Judge Rules Against Ohio Polling Place Challenges
Judge Rules Against Ohio Polling Place Challenges (The Omaha Channel)
A federal court judge has ruled that partisan challengers at Ohio polling locations is unconstitutional. The judge was asked to stop more than 3,000 Republicans who are planning to monitor polling places and challenge voters. U.S. District Judge Susan Dlott found that the presence of challengers inexperienced in the electoral process would impede voting. Meanwhile, a lawyer for the Ohio Republican Party said the GOP will appeal a judge’s ruling barring observers from all Ohio polling places. Attorney Mark Weaver said the party plans to file an appeal with the Sixth U.S. Circuit Court of Appeals in Cincinnati within the next few hours.
Dlott ruled that application of Ohio’s statute allowing challengers at polling places is unconstitutional. Dlott ruled on a lawsuit by a black Cincinnati couple who said Republican plans to deploy challengers to largely black precincts in Hamilton County was meant to intimidate and block black voters. Two civil rights activists asked Dlott to issue an emergency restraining order barring partisan challengers from polling stations in all 88 Ohio counties. The attorneys said the Republican challengers intend to intimidate newly registered black voters. Ohio Secretary of State Kenneth Blackwell issued a statement saying those challengers could disrupt the voting. Ohio law allows people to challenge a voter to prove they are eligible. Ohio’s Assistant Attorney General Rick Coglianese argued that the law is not aimed at black voters and does not violate their civil rights.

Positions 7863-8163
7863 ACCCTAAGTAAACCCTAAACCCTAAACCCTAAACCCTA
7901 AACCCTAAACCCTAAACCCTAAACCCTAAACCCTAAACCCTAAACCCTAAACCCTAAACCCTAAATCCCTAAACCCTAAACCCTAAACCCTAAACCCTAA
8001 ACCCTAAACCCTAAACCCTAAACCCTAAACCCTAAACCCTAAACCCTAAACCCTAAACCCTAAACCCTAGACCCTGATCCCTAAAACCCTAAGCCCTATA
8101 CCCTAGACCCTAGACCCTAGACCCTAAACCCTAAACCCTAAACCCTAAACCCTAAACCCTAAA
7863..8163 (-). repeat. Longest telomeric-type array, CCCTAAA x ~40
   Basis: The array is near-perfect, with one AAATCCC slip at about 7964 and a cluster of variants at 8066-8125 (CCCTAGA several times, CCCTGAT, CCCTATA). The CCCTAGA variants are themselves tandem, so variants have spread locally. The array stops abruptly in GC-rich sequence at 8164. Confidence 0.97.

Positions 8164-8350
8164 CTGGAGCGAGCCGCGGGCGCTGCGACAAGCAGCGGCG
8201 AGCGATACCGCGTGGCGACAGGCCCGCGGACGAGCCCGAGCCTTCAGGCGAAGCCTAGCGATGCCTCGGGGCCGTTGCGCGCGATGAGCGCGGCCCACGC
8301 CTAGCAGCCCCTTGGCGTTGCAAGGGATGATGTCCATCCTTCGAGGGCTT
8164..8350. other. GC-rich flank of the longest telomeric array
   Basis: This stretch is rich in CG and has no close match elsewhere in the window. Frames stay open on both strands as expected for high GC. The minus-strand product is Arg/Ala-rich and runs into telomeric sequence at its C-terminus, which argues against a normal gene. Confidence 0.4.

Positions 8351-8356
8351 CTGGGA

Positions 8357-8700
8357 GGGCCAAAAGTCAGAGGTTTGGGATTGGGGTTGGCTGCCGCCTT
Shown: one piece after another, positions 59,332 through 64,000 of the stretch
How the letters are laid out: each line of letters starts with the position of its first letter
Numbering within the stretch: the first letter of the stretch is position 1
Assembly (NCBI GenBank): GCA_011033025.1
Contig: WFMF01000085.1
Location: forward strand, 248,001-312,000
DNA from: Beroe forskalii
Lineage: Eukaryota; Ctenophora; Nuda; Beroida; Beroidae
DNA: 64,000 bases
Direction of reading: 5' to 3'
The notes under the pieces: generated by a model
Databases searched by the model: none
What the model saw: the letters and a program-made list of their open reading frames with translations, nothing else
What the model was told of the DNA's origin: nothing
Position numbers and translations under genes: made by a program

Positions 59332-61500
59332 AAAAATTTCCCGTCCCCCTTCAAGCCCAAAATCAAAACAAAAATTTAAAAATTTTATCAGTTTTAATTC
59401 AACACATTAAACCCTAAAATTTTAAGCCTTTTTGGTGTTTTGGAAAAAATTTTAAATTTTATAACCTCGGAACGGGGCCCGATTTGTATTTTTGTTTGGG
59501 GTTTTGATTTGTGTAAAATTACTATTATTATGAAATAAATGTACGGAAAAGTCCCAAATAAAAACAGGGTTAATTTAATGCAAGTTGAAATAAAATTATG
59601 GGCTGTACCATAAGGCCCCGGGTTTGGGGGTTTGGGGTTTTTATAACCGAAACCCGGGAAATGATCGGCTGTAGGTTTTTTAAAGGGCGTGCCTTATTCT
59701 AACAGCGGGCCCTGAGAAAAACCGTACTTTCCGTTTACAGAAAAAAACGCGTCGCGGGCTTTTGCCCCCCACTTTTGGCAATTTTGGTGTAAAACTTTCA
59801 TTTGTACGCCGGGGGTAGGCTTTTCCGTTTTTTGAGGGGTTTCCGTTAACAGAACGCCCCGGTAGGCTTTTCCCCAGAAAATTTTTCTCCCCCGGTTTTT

Judge Dlott worked through the night drafting her decision. She is the same judge who stopped boards of elections statewide from conducting Republican Party initiated voter eligibility hearings.
This ruling strikes me as odd. Indeed, every time I’ve voted, there have been election observers from the two political parties. There’s no better way that I can think of to assure people that there is no misconduct taking place in heavily partisan precincts. That said, I could see where having hordes of challengers could disrupt the process.
This is yet another case, though, where the legislature is a more legitimate body to make decisions on such issues than the courts. The advantage of having the legislature make these choices–as they had already done by passing the statute, signed by the governor–is that they are made a priori. When judges get involved, by definition, a specific case in controversy exists and there is therefore knowledge of which party a specific application of a rule will advantage. In this case, a single political appointee has made two crucial judgments that may call the most heated state contest into question. That’s not good for a democratic system.
UPDATE (2112): Judge Reversed: Ohio Challenges Restored